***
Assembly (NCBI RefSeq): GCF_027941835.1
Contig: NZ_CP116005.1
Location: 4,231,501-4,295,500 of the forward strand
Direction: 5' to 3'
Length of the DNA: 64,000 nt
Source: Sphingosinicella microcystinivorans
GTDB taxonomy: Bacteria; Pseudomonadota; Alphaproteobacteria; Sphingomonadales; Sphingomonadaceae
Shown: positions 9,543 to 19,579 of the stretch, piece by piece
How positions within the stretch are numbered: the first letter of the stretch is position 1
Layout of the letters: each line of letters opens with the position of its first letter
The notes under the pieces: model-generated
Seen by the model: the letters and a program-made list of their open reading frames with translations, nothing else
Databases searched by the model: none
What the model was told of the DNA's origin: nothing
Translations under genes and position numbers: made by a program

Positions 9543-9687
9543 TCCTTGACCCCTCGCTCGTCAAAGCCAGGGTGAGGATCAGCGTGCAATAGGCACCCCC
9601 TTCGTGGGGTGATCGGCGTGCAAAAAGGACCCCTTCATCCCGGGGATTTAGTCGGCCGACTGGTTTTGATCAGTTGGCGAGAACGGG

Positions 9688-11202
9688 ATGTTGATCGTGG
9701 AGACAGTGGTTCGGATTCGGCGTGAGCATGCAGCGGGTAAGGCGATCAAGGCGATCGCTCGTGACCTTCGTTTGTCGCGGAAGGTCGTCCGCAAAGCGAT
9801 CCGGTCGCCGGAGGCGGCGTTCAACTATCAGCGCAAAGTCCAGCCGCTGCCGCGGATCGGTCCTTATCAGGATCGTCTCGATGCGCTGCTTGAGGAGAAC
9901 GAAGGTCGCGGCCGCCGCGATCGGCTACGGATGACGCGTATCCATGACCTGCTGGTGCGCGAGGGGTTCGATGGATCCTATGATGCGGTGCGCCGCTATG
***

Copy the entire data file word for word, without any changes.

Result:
Assembly (NCBI RefSeq): GCF_027941835.1
Contig: NZ_CP116005.1
Location: 4,231,501-4,295,500 of the forward strand
Direction: 5' to 3'
Length of the DNA: 64,000 nt
Source: Sphingosinicella microcystinivorans
GTDB taxonomy: Bacteria; Pseudomonadota; Alphaproteobacteria; Sphingomonadales; Sphingomonadaceae
Shown: positions 9,543 to 19,579 of the stretch, piece by piece
How positions within the stretch are numbered: the first letter of the stretch is position 1
Layout of the letters: each line of letters opens with the position of its first letter
The notes under the pieces: model-generated
Seen by the model: the letters and a program-made list of their open reading frames with translations, nothing else
Databases searched by the model: none
What the model was told of the DNA's origin: nothing
Translations under genes and position numbers: made by a program

Positions 9543-9687
9543 TCCTTGACCCCTCGCTCGTCAAAGCCAGGGTGAGGATCAGCGTGCAATAGGCACCCCC
9601 TTCGTGGGGTGATCGGCGTGCAAAAAGGACCCCTTCATCCCGGGGATTTAGTCGGCCGACTGGTTTTGATCAGTTGGCGAGAACGGG

Positions 9688-11202
9688 ATGTTGATCGTGG
9701 AGACAGTGGTTCGGATTCGGCGTGAGCATGCAGCGGGTAAGGCGATCAAGGCGATCGCTCGTGACCTTCGTTTGTCGCGGAAGGTCGTCCGCAAAGCGAT
9801 CCGGTCGCCGGAGGCGGCGTTCAACTATCAGCGCAAAGTCCAGCCGCTGCCGCGGATCGGTCCTTATCAGGATCGTCTCGATGCGCTGCTTGAGGAGAAC
9901 GAAGGTCGCGGCCGCCGCGATCGGCTACGGATGACGCGTATCCATGACCTGCTGGTGCGCGAGGGGTTCGATGGATCCTATGATGCGGTGCGCCGCTATG